It’s been a while – over 140 days since my last music post to be exact. Back when I still had the energy to put pieces together I knew an elongated burnout was pretty much inevitable and just pretended to plan around it. In other (more honest) words, I just wanted to milk whatever energy I had for as long as possible in the hopes that it’d somehow be useful in future. This “plan” was fundamentally flawed on multiple levels, as best evidenced by my false assumption that this burnout would sync up with a return to normality. For God knows what reason I thought that I’d be able to swap this place out for normal friendships, fading off into the distance in a world where I don’t have to know who Stephen Donnelly is and where I don’t have opinions on every record with a synthesizer of some sort in it. However, as we’re still stuck in this hellscape (as well as the fact that this blog makes potential internet friends view me as way cooler than I actually am) I’ve intermittently thought about trying to tie up loose ends on here – I’ll probably never get back to writing as much (or as soppily) as I did back in May or June but there are certain records and artists I’m mad at myself for never getting to cover. This piece is the culmination of that urge – I’d initially planned on putting a series of posts together but eventually amalgamated whatever I had composed into one uncurated mess. I’ve never really liked the tone of year-end lists and have intentionally avoided trying to structure this piece like one – these aren’t the best records of the year (or even just a list of my favourite ones), they’re just records my friends are now sick of hearing about. Does this distinction change or mean anything? Probably not. Here’s the music I’ve been obsessively thinking about lately, for better or for worse.
Some of the best letters that get sent into our local newspaper are the ones that capture an existential crisis – whenever anything of note happens within a fifty-kilometer radius of Portlaoise at least one person will try composing a piece in which they lament about how utterly irrelevant our county has become and there’s something oddly beautiful about it. These pieces never actually go anywhere or lead to anything changing but I guess that’s the point, you’re essentially just seeing someone go through the five stages of grief over the absence of a bridge and that feels oddly poignant, mainly just as it’s surprising that anyone would actually put in the effort to write about it.
I think its time for me to finally try putting together one of these letters – Laois is just after entering a two week localized lockdown due to a resurgence of COVID-19 and my plans for the month have been put into flux as a result. I’d initially planned on weaning myself off my current writing schedule over the next few weeks as we edged towards normality again – the way in which I’ve kept this blog updated over the past few months requires at least two all-nighters a week and that isn’t really feasible while living in the real, non-insane world. At first I assumed that I’d spend the next few weeks making up for lost time – cutting down to just writing once a week in order to focus on returning to regular exercise, actually productive work, and the friends I’ve gone a concerning amount of time without seeing face-to-face. That’s all essentially gone out the window now, leading to me sitting here on a Monday trying to throw together a response to three cynical tweets that made me vaguely angry yesterday for some reason. This year has gone well.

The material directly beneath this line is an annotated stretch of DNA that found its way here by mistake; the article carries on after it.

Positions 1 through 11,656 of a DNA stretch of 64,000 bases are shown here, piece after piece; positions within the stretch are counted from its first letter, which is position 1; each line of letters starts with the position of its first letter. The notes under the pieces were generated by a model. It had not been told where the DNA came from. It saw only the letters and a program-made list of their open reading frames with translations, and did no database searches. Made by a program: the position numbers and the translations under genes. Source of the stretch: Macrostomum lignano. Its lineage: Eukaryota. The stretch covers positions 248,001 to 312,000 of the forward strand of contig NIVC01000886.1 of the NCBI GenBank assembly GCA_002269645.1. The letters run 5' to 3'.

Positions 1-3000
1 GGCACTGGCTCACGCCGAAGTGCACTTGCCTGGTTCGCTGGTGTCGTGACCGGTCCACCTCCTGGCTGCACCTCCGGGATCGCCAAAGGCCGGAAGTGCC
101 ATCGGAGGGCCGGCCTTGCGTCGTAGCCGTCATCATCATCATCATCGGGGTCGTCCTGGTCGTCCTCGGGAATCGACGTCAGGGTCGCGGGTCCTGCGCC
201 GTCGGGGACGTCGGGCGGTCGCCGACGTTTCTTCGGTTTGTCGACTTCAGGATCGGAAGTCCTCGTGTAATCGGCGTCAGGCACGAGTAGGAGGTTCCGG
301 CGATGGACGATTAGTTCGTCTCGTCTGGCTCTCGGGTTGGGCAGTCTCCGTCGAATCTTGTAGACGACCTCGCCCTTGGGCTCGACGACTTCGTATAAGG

cw: some descriptions of violence, references to suicide attempts
The internet is impossibly large and a bunch of useless-seeming algorithms determine how we interact with it – a majority of what we see on the net is purposely targeted to us based on our past actions and it’s scarily easy to not realize how surreal that is. I think I’m gradually coming to terms with the fact that these blog posts are heavily indebted to Spotify’s recommendation algorithms – I’ve discovered half of the albums that defined my lockdown due to them popping up on my home screen as an album ended and the other half initially entered my life through the rabbit holes these algorithms enable. The space in my life that was once occupied by a certain music forum has been substituted by a piece of software trained on the exact same people I actively chose to stop paying attention to and there’s something morbidly interesting about that to me – there are people out there with nearly the exact same musical tastes as mine and I’ll probably never interact with them. Any (largely flawed) sense of community created by shared fandom has gradually been sidelined as the death march of communicative capitalism (and the world pandemic we’re still living under) atomizes us further and further – the coronavirus outbreak may have accelerated this process but it feels as if we’ve made a major shift over time from the shared, communal spaces of record shops and concerts to the finely-tuned desert islands created by these algorithms. We’re still all connected in a certain sense, just not in a way that lends itself to meaningful interactions – whatever data we generate online is constantly being compared to those around us but these algorithms actively obfuscate that fact, tricking us into assuming that we’re isolated individuals with genuinely unique tastes. This week I’m going to try (and presumably fail) to write about an album that the Spotify algorithm shoved in my face, if anything just so I can pretend to fully understand it.